I wonder though, if what feels 'off' about what you're doing right now is that it frames things in terms of a power struggle between the two of you. I agree with the previous poster that taking the "I will do X if you do Y" out of it is a good idea. If a situation develops that shouldn't e.g. her torturing the dog, I see nothing wrong with removing her from it if you have to, but avoiding that terminology, and, wherever possible, heading off a power struggle before it starts.

Also, a propos of time constraints, are you sure this method is really saving you time, if it ends with her in hysterics and you comforting her? That's got to cut into dinner-making time!

So, I wonder if maybe you can always try to give her a little job while your're making dinner. You're chopping mushrooms, give her a couple to 'wash,' or a couple of spoons and forks to put on the table, etc. Does the dog have a special spot it can go to where she can't get at it? I know our cat was very adept at climbing up somewhere high, or squeezing somewhere our daughter couldn't get. If the dog doesn't have a spot like this, can you create one?

I may agree on getting rid of the rabbit for now - a dog, a rabbit, and a 2 year old in a small apartment is pushing it...

Good luck!
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Old 05-11-2006, 12:43 PM
 
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I'm all for having expectations, but developmentally realistic ones. I think expecting a 2.5 yr old to have the impulse control and emapthy to be able to interact safely with household pets without constant supervision is asking to much. And as for, "they have to learn eventually", I agree. But we don't start learning math at 4 with algebra....you have to work up to things, and just because you don't understand algebra when you're 6 doesn't mean you won't understand it when you're 12. So just because your child isn't empathetic at 2.5, doesn't mean they won't be at 7...
I agree with this, and would take it a step further by saying that the way you actually teach a child to be gentle with an animal is to by being very involved whenever the animal is handled, and coaching her through it. And its too much to expect a toddler to learn more efficiently than this.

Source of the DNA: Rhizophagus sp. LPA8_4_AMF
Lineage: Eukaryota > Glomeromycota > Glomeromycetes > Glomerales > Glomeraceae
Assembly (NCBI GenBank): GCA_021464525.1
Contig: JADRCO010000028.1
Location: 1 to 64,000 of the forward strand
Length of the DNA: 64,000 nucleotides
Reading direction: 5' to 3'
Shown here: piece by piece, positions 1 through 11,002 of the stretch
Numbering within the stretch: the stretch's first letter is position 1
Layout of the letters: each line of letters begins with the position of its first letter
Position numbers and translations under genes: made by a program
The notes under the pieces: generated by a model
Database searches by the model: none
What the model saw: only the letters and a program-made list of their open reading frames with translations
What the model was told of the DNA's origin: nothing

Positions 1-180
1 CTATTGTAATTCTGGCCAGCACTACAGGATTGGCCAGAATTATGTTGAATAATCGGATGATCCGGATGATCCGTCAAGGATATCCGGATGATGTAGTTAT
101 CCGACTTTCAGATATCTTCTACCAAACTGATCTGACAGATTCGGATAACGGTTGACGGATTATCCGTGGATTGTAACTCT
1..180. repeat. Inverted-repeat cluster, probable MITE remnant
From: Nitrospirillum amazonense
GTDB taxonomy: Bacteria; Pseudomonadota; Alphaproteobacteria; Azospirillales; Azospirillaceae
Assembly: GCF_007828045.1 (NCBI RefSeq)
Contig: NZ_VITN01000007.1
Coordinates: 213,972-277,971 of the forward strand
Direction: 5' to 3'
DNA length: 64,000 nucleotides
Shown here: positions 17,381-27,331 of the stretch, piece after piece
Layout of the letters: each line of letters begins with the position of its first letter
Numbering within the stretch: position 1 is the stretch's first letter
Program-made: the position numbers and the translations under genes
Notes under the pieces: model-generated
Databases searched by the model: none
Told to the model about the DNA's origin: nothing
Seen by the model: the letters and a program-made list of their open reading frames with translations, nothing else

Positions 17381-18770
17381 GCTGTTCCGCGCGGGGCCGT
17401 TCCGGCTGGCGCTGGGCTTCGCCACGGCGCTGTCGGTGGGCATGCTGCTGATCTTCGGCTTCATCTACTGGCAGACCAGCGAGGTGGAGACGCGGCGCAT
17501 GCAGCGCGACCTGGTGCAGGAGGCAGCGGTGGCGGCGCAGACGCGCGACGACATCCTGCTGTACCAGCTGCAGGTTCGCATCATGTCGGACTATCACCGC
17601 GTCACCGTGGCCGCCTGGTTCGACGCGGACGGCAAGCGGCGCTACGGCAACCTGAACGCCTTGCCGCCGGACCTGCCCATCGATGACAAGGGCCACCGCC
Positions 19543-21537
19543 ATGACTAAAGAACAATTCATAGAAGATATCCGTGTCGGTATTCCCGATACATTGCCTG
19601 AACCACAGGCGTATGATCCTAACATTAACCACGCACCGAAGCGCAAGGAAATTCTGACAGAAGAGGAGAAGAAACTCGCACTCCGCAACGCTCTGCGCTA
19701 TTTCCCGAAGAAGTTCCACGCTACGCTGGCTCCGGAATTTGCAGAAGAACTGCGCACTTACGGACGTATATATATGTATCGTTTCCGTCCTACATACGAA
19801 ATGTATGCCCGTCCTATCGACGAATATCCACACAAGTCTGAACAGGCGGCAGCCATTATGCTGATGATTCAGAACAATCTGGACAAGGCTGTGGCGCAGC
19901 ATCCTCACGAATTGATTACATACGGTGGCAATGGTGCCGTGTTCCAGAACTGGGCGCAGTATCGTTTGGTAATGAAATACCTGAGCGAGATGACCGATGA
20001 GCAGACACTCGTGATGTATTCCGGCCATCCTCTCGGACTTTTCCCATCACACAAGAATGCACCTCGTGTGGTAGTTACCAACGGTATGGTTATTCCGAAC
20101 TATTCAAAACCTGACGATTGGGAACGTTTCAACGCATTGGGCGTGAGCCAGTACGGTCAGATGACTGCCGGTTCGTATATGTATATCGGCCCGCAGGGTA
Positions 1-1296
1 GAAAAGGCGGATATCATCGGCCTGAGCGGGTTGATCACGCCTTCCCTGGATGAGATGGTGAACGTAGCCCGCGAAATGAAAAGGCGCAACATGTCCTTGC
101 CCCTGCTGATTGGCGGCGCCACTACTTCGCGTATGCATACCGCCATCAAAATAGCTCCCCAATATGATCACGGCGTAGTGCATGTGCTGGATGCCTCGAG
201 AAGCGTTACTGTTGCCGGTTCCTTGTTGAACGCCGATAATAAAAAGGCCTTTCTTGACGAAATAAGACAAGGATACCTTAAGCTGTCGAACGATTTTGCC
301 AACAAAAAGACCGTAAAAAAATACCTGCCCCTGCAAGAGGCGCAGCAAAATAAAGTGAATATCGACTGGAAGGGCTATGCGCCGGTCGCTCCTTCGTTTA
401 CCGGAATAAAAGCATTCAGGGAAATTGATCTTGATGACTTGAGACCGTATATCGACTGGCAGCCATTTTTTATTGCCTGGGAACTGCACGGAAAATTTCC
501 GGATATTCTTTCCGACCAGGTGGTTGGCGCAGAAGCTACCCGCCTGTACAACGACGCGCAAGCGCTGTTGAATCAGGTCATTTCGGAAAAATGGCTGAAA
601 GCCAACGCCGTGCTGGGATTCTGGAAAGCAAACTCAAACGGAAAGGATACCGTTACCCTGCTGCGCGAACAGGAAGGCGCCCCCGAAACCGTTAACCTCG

And I think this example relates very well to the more general topic in this thread -- whether a child needs to learn boundries by imposed consequences. And I would say that whatever the "real world" is like, 2.5 is very young and learning experiences need to be tailored to her level. The best way to prepare her for the way that people act is by shadowing and coaching her.

As far as empathy -- the vast majority of 2.5 year olds have not developed the cognitive ability to "put themselves in someone else's shoes." She simply cannot fully comprehend an idea like "what the rabbit must be feeling." She may be taking steps in that direction, but right now her own perceptions and her own experiences of life take center stage in her developing mind. Combine that with a lack of impulse control typical for a 2 yo. and what you end up with is a small, bright, inquisitive person who must be closely supervised while playing with rabbits.

Reflecting on my own exprience, I think that its too easy to have high expecations of first children.

Quote:
Gosh, our dogs and cats were integral members of our family. I can't imagine a kid growing up without a dog. I could see not having some tiny frail animal, or an animal prone to aggression.
Yeah, Blessed, I agree that a dog or a cat is a different situation than a rabbit. For one thing, even if they start out 'frail' they grow out of that phase very rapidly. They are tough creatures, and they also have the capacity to "get away" when they really need to. All our animals have places they know that they can escape to when the kids are too much for them. The cats go to the laundry room through a flap door, and the dog goes to her crate when she wants her own space.
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Old 05-11-2006, 12:53 PM - Thread Starter
 
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I don't think there's anything wrong with her being removed to the sofa, I would just try to find a different way to word it....cause there is something about your posted wording that makes me feel oogy, but I can't exactly say why.
Yeah, there is something about it that makes me feel oogy too, and I can't say exactly why. I mean, obviously I'm controlling her. I really don't see it as a threat, or in any case as a bad thing to tell a child "if you do x, I will do y." Like I don't think it's going to mess up her self esteem, or shame her, inherently. But it is an overt expression of control, for sure. And I guess I'm uncomfortable with that.

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YES, as adults living in the real world, there are consequences to our actions, but I think that as an adult, consequences coming from our "age peers" (other adults) don't seem as potentially intimidating and domineering, and a traffic ticket or letter from my boss, well, I don't have a close loving relationship with a cop or my boss, so it's really not the same thing at all.
Yes, I see that. It's definitely about me, her mama, controlling her behaviour and doing something to her that she doesn't want done, namely physically moving her.

Quote:
So, ahem...back on topic. I don't think there's anything wrong with removing her to the couch, or wherever about the dryer. I'd probably just do as a PP suggested and change the wording a bit (I never thought I'd be so caught up in semantics as a parent, but I've found it really does make a difference). I try to set up the "rules" in our house as ones that we all follow so that it's less parents vs kids, and more of all of us respecting things together. So maybe instead of this,